This conventional method does not take into account the uncertainty in the unknown variance components, which can have unfortunate implications for the accuracy of the statistical inference in small samples [7, 18]. Provided that this concern is not too serious however, the main statistical difficulty lies in estimating \({\tau }^{2}_{\beta }\) and \({\tau }^{2}_{\omega }\). The method of moments was previously proposed for this purpose [7] but we show how to use likelihood-based methods, and in particular restricted maximum likelihood (REML), for this purpose below.

### Bayesian methods

Bayesian analysis differs from frequentist analysis by treating unknown parameters as random quantities and assigning prior distributions to those quantities. These prior distributions are combined with the data to make inferences on the unknown parameters. It is necessary to choose prior distributions for all parameters in a Bayesian analysis. We will use informative independent lognormal prior distributions for \(\tau ^{2}_{\beta }\) and \(\tau ^{2}_{\omega }\), which we denote as \(\tau ^{2}_{\beta } \sim LN\left (\mu _{\beta }, \sigma _{\beta }^{2}\right)\) and \(\tau ^{2}_{\omega } \sim LN\left (\mu _{\omega }, \sigma _{\omega }^{2}\right)\). The choice of hyperparameters \(\left (\text {i.e}., \mu _{\beta }, \sigma _{\beta }^{2}, \mu _{\omega }, \sigma _{\omega }^{2}\right)\) is discussed below. Informative priors were chosen for the unknown variance components because these are hard to identify in typical meta-analysis datasets with small numbers of studies. We follow Turner et al. [19] in using lognormal priors because they provide concrete proposals for priors of this type. We use independent uniform priors for the basic parameters δ, specified over a wide range to include the parameter space where the likelihood is non-negligible. These uniform priors are intended to be vague, which reflects our lack of prior knowledge regarding the parameter estimates, and choosing uniform rather than diffuse normal priors simplifies the resulting posterior distributions.

### Informative priors for heterogeneity

We directly follow Turner et al. [19] in using informative lognormal priors for the between-study variance, \(\tau ^{2}_{\beta }\). Briefly, Turner et al. used the Cochrane Database of Systematic Reviews to model binary outcome data in 14,886 meta-analyses, and subsequently obtained predictive distributions for the between-study heterogeneity variance. Their proposal is to use these predictive distributions as priors in random-effects meta-analyses [20]. Their predictive distributions cover eighty distinct settings, comprising a combination of sixteen outcome types (e.g., all-cause mortality, adverse events) and five types of intervention comparisons (e.g., pharmacological vs. placebo/control). We have no reason to believe that the extent of heterogeneity in pairwise meta-analyses would be different if these trials were part of a network. Thus, in the absence of informative priors for network meta-analysis we consider it sensible to use the distributions of Turner et al. [19].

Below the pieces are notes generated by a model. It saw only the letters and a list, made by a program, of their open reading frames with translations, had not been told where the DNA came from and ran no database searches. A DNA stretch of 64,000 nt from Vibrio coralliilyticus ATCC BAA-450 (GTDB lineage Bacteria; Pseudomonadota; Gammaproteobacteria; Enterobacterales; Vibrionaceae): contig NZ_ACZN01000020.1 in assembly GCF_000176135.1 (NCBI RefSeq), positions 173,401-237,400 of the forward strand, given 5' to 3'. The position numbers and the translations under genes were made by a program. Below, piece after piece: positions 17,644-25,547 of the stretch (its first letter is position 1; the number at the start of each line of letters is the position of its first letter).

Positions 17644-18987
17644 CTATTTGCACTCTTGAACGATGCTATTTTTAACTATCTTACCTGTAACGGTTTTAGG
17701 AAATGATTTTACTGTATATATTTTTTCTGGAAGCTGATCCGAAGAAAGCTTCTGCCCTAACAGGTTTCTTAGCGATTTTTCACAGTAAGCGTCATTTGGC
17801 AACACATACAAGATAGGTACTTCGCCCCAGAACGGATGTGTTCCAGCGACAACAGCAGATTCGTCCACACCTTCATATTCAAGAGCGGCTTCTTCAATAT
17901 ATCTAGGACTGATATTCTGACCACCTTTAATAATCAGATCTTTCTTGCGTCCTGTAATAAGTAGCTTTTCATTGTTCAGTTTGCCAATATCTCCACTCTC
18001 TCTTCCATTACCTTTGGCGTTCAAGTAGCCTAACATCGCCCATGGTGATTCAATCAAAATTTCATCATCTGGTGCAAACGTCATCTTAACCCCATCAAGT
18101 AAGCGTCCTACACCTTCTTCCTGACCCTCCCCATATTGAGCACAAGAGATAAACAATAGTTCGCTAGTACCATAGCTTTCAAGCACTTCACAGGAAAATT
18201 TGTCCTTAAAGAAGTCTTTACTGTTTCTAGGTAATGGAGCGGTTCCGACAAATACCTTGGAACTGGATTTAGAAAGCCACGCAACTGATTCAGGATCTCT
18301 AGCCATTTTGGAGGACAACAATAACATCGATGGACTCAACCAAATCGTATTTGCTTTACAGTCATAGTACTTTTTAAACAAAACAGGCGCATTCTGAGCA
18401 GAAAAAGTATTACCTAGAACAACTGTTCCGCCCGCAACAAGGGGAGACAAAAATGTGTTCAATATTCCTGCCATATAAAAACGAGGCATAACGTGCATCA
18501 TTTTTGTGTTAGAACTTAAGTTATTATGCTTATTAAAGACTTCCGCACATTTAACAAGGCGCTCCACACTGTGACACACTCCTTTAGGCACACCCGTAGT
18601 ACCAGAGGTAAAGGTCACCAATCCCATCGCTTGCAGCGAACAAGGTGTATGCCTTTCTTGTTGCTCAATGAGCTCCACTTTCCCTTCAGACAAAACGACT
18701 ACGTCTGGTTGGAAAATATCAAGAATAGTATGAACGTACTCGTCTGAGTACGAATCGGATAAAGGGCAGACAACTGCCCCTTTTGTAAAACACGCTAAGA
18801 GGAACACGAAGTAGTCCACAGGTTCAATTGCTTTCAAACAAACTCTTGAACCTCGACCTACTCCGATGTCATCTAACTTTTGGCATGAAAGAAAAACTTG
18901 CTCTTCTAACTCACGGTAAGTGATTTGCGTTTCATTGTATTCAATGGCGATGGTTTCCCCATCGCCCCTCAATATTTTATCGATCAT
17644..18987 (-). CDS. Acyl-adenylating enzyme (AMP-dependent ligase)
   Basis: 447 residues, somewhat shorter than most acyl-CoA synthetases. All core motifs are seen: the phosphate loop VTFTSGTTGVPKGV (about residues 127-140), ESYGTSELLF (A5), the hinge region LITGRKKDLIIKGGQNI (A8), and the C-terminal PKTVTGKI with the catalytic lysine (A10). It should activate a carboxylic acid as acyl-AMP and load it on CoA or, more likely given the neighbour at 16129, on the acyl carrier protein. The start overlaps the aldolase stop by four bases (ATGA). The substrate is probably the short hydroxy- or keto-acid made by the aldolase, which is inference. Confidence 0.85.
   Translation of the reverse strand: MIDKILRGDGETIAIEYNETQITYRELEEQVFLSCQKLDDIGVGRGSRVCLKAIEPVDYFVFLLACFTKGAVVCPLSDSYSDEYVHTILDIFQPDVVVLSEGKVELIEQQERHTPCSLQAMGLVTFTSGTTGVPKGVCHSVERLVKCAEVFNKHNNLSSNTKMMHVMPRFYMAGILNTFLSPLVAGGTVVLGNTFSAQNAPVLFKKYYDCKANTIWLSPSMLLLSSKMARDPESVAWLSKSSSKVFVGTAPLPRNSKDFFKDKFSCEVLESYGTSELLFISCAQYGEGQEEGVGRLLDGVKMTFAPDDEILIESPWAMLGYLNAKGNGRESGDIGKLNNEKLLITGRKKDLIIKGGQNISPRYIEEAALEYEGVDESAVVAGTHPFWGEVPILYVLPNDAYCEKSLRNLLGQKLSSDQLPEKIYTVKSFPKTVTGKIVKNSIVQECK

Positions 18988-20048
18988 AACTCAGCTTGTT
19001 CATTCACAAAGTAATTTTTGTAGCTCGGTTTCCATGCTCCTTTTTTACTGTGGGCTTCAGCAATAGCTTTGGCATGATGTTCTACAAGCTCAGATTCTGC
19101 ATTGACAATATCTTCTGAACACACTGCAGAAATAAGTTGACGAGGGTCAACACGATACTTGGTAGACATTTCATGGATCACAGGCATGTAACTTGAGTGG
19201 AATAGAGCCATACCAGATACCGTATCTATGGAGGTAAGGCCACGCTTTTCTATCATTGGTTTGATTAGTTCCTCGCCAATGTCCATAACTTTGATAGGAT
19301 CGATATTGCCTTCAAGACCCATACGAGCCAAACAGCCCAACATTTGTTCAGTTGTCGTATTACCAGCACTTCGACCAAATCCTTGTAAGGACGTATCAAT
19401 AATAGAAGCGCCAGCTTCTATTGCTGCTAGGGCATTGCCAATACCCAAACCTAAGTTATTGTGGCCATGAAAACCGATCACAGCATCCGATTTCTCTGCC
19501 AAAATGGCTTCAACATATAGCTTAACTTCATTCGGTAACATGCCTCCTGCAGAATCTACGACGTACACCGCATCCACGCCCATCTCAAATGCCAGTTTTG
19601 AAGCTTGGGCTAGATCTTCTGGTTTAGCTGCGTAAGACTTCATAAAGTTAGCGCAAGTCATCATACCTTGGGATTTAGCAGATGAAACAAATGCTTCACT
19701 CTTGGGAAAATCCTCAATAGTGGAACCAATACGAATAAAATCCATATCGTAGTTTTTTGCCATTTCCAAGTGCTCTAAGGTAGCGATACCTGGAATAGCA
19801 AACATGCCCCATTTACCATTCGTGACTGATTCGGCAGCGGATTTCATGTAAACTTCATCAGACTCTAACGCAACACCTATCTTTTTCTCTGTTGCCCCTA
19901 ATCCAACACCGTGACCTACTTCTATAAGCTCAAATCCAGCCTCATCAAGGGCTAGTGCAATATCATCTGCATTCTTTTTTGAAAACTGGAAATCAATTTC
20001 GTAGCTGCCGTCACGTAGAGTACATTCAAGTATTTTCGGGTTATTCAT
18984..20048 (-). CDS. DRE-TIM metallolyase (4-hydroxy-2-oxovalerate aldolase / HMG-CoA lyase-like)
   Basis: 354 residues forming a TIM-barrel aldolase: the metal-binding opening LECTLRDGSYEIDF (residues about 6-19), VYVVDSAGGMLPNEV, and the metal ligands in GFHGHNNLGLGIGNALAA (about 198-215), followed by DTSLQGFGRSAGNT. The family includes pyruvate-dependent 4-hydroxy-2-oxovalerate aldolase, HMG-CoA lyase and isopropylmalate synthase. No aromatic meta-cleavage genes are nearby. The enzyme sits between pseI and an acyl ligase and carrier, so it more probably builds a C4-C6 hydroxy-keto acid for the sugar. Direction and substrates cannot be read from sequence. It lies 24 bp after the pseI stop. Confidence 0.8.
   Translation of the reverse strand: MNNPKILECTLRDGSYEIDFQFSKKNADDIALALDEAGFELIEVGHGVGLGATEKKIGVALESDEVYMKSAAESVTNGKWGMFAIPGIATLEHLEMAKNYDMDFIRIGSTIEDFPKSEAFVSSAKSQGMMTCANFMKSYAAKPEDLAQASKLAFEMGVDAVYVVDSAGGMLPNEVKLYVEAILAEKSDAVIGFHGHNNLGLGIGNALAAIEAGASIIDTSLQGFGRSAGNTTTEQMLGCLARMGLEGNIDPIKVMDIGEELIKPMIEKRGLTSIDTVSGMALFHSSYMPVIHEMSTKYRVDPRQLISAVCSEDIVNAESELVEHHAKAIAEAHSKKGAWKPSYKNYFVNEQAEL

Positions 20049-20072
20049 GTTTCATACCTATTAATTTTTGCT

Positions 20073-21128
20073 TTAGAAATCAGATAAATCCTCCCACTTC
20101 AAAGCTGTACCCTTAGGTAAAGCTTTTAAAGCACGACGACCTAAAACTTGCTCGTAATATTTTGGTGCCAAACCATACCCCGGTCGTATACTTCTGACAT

Based on the settings of our example datasets (see below), the appropriate context-specific lognormal prior distributions were chosen for the heterogeneity variance [19]. For the first example dataset, the lognormal prior \(\tau ^{2}_{\beta } \sim LN(-3.50, 1.26^{2})\) (2.5 %, 50 %, 97.5 % quantiles (0.00, 0.03, 0.36)) was chosen, reflecting the outcome of all-cause mortality and the comparison of non-pharmacological treatments. For the second example dataset, the lognormal prior \(\tau ^{2}_{\beta } \sim LN(-2.29, 1.58^{2})\) (2.5 %, 50 %, 97.5 % quantiles (0.00, 0.10, 2.24)) was chosen, again reflecting the type of outcome, “symptoms reflecting continuation of condition", and pharmacological interventions.

### Informative priors for inconsistency

Turner et al. [19] did not fit their model to network meta-analysis datasets and so did not include inconsistency as a source of additional variation. As a consequence, their priors are not immediately applicable to the other unknown variance component in our model, \(\tau _{\omega }^{2}\). In order to make use of their informative priors, we suggest a simple and intuitive way to translate the priors of Turner et al. [19] for \(\tau _{\beta }^{2}\) into priors for \(\tau _{\omega }^{2}\). In what follows, we make frequent use of the standard results that a lognormal distribution, *L**N*(*μ*,*σ*^{2}), has a mean of exp(*μ*+*σ*^{2}/2) and a variance of (exp(*σ*^{2})−1) exp(2*μ*+*σ*^{2}). We use a lognormal prior for \(\tau ^{2}_{\omega }\), because it seems reasonable to assume that inconsistency follows a similarly-shaped distribution to heterogeneity.

*V*. We then obtain the mean

*M*of the prior distribution of \(\tau ^{2}_{\omega }\) as the product of the scale factor and the mean of the prior distribution of \(\tau ^{2}_{\beta }\). Then solving simultaneous equations using the standard results for the lognormal distribution, we obtain the required hyperparameters that provide mean

*M*and variance

*V*for the prior distribution of \(\tau ^{2}_{\omega }\) as

As an example, the lognormal prior for heterogeneity in the first example is *L**N*(−3.50,1.26^{2}). This prior distribution has a mean of exp(−3.50+1.26^{2}/2)=0.067 and variance of (exp(1.26^{2})−1) exp(2×−3.50+1.26^{2})=0.017 (both rounded). Suppose we then decide to assume that the inconsistency variance \(\tau ^{2}_{\omega }\) is likely to be non-negligible, but also that it is likely to be considerably less than the between-study \(\tau ^{2}_{\beta }\), and we reflect this by applying a scaling factor of 0.5 to the mean of the prior distribution of \(\tau ^{2}_{\beta }\) to obtain an informative prior for \(\tau ^{2}_{\omega }\). Then we use *M*=0.067/2=0.0335 and variance *V*=0.017, and (5) gives *μ*_{
ω
}=−4.79 and \(\sigma _{\omega }^{2}=1.67^{2}\) (both rounded), so that the prior distribution of \(\tau ^{2}_{\omega }\) is taken to be *L**N*(−4.79,1.67^{2}).